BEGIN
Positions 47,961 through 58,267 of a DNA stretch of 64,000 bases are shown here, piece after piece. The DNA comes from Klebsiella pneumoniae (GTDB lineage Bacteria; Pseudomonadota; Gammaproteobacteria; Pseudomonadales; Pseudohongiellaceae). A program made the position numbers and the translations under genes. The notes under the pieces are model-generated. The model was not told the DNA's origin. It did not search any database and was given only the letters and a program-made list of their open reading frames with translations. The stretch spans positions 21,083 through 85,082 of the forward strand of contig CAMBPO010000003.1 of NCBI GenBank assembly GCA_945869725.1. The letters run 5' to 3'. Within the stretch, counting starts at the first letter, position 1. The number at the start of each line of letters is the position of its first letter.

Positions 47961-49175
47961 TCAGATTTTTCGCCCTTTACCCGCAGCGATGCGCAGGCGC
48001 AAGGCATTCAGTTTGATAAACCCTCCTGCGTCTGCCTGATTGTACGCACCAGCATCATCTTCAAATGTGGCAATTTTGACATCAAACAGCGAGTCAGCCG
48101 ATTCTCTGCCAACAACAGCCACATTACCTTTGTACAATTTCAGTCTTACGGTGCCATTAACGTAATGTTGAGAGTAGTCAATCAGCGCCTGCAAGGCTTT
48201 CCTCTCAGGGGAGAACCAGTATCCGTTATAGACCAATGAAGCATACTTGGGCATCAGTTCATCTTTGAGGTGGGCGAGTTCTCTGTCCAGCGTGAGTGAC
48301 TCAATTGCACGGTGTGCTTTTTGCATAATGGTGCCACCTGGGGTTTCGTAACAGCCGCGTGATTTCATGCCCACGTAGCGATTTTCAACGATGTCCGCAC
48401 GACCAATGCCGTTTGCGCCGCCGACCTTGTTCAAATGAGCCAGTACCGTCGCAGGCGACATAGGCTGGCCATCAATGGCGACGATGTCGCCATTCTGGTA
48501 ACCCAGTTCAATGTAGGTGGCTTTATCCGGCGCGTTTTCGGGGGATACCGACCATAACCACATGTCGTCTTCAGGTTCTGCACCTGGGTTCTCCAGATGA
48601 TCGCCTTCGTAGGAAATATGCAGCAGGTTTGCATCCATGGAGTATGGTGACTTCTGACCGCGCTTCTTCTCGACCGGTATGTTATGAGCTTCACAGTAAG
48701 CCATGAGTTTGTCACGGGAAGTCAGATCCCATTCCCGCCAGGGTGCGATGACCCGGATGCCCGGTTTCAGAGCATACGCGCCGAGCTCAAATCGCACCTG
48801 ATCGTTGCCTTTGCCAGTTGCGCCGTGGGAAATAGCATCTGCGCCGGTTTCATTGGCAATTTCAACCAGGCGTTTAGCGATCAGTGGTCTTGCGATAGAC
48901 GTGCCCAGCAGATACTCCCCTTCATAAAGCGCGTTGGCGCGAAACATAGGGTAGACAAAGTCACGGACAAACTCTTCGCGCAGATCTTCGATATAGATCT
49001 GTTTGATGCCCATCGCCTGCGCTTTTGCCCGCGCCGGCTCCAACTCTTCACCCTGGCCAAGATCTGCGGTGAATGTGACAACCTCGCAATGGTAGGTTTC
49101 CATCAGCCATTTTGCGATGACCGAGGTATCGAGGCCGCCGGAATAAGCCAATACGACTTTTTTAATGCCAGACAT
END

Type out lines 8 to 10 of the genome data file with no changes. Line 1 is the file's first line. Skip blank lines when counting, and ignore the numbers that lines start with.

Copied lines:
48401 GACCAATGCCGTTTGCGCCGCCGACCTTGTTCAAATGAGCCAGTACCGTCGCAGGCGACATAGGCTGGCCATCAATGGCGACGATGTCGCCATTCTGGTA
48501 ACCCAGTTCAATGTAGGTGGCTTTATCCGGCGCGTTTTCGGGGGATACCGACCATAACCACATGTCGTCTTCAGGTTCTGCACCTGGGTTCTCCAGATGA
48601 TCGCCTTCGTAGGAAATATGCAGCAGGTTTGCATCCATGGAGTATGGTGACTTCTGACCGCGCTTCTTCTCGACCGGTATGTTATGAGCTTCACAGTAAG